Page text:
A nonce word (also called an occasionalism (not to be confused with occasionalism in philosophy)) is a lexeme created for a single occasion to solve an immediate problem of communication. The term is used because such a word is created "for the nonce" and is thus "an invented or accidental linguistic form, used only once". All nonce words are also neologisms (newly created words that have not entered the lexicon of a language). Some nonce words have a meaning and may (or may not) become an established part of the language, while others are essentially meaningless and disposable and are useful for exactly that reason, for instance in child language testing. The term nonce word was apparently the creation of James Murray, the influential editor of the Oxford English Dictionary.
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In child development studies
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Nonce words are sometimes used to study the development of language in children because they allow researchers to test how children treat words of which they have no prior knowledge. This permits inferences about the default assumptions children make about new word meanings, syntactic structure, etc. Frequently used such words include "wug", "blicket", and "dax". Wug is among the earliest known nonce words used in language learning studies, and is best known for its use in Jean Berko's "Wug test", in which children were presented with a novel object, called a wug, and then shown multiple instances of the object and asked to complete a sentence that elicits a plural form—e.g., "This is a wug. Now there are two of them. There are two...?" The use of the plural form "wugs" by the child suggests that they have applied a plural rule to the form, and that this knowledge is not specific to prior experience with the word but applies to all nouns, whether familiar or novel.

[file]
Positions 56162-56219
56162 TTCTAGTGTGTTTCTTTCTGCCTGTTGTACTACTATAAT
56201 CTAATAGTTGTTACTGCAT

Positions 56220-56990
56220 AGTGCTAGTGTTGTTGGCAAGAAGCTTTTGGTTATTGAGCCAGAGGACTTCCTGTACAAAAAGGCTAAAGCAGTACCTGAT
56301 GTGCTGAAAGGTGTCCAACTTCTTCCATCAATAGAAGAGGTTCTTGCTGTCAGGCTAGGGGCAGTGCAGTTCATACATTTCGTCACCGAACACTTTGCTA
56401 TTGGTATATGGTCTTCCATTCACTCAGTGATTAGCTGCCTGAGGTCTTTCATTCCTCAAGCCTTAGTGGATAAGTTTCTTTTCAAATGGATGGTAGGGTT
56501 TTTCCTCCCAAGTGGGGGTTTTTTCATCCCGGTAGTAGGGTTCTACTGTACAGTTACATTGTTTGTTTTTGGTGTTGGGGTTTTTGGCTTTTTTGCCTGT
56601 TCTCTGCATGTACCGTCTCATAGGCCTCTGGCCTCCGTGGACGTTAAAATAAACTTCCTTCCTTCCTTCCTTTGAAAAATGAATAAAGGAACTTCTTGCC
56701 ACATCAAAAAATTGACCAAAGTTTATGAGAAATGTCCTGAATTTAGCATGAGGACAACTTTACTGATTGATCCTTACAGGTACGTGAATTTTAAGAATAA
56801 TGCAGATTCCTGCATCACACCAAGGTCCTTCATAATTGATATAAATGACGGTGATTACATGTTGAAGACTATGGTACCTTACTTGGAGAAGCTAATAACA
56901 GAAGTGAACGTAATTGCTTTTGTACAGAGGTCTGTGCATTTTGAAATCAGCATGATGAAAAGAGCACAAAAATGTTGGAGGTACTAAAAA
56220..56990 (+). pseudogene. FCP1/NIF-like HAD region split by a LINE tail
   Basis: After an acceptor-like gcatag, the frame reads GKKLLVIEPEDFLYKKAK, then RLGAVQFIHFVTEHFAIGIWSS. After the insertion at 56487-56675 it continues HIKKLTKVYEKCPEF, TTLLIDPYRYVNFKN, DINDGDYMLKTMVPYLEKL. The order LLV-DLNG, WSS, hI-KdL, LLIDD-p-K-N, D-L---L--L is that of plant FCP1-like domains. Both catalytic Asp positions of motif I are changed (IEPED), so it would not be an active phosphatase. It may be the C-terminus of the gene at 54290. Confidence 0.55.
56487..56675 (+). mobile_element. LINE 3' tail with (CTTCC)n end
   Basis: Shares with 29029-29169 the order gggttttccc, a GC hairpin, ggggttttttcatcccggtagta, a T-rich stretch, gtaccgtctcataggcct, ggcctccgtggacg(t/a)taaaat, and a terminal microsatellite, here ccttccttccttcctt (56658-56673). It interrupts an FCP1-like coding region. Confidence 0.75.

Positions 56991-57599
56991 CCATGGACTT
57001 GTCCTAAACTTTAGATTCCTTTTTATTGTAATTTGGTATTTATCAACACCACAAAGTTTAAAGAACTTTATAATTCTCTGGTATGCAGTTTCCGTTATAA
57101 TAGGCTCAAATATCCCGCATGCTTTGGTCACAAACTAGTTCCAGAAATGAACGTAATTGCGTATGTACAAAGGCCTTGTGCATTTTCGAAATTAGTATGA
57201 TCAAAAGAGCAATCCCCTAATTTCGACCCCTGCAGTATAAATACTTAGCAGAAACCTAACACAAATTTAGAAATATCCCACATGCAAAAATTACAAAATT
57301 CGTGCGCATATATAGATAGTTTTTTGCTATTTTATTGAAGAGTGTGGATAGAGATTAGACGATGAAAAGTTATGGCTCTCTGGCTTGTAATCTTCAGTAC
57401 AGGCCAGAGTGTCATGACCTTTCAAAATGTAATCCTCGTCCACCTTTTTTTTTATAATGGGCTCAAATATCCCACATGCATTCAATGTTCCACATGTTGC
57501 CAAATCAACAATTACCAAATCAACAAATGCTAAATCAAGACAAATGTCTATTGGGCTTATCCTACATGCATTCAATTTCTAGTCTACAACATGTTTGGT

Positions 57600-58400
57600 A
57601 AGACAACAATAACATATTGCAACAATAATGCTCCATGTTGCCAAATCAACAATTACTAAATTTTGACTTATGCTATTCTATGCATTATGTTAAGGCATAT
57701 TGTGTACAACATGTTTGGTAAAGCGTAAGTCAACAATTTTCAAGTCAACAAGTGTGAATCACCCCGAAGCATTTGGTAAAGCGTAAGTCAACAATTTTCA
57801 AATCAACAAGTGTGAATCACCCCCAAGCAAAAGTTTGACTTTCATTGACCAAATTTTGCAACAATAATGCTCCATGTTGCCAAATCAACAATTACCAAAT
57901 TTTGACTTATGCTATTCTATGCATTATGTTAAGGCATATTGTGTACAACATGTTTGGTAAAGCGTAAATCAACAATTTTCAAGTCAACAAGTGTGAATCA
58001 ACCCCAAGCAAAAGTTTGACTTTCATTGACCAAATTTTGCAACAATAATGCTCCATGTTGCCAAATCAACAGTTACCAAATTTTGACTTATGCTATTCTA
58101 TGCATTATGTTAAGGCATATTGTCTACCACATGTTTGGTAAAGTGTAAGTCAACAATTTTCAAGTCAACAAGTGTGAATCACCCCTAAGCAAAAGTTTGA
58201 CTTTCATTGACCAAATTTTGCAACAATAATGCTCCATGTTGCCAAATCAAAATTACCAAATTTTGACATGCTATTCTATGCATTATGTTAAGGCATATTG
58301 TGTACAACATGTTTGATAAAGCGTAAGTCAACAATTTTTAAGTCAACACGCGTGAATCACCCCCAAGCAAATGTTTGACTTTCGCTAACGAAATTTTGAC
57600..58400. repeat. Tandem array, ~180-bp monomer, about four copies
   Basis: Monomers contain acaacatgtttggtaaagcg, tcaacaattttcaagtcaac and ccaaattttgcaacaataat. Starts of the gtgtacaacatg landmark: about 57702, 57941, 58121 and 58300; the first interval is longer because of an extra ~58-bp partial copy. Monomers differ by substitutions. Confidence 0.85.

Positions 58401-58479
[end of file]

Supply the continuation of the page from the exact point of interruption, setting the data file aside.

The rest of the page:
Examples of nonce words previously used in child developmental studies include: wug, blicket, dax, toma, pimwit, zav, speff, tulver, gazzer, fem, fendle, and tupa.
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Other examples of nonce words include
- Supercalifragilisticexpialidocious, from the movie musical Mary Poppins.
- Frumious and chortle - among others - from Jabberwocky by Lewis Carrol.
- Fnord, from the book Principia Discordia.
- Pompatus, from the Steve Miller Band song "The Joker".
- Quark, formerly a nonce word in English, appearing only in James Joyce's Finnegans Wake. Murray Gell-Mann then adopted it to name a new class of subatomic particle.
- Fluddle, a word reported by David Crystal which he understood to mean a water spillage between a puddle and a flood, invented by the speaker because no suitable word existed. Crystal speculated in 1995 that it might enter the English language if it proved popular. It did not.
- Bouba and Kiki, used to demonstrate a connection between the sound of words and their meaning.
- Cromulent and embiggen, made-up words in an episode of The Simpsons.
- Frood - a really amazingly together guy, used by Douglas Adams in the Hitchhiker's Guide.
- Grok - coined by Robert Heinlein in Stranger in a Strange Land, and now almost mainstreamed.
- Runcible From Edward Lear's Owl and the Pussycat, later
- Cambridge Dictionaries Online - Nonce Word 2011. Retrieved 6 November 2012.
- The Cambridge Encyclopedia of The English Language. Ed. David Crystal. Cambridge: Cambridge University Press, 1995. p. 132. ISBN 0521401798
- Wiktionary - for the nonce Retrieved 12 August 2014
- Crystal, 1995, p. 455.
- Malmkjaer, Kirsten. (Ed.) (2006) The Linguistics Encyclopedia. eBook edition. London & New York: Routledge, p. 601. ISBN 0-203-43286-X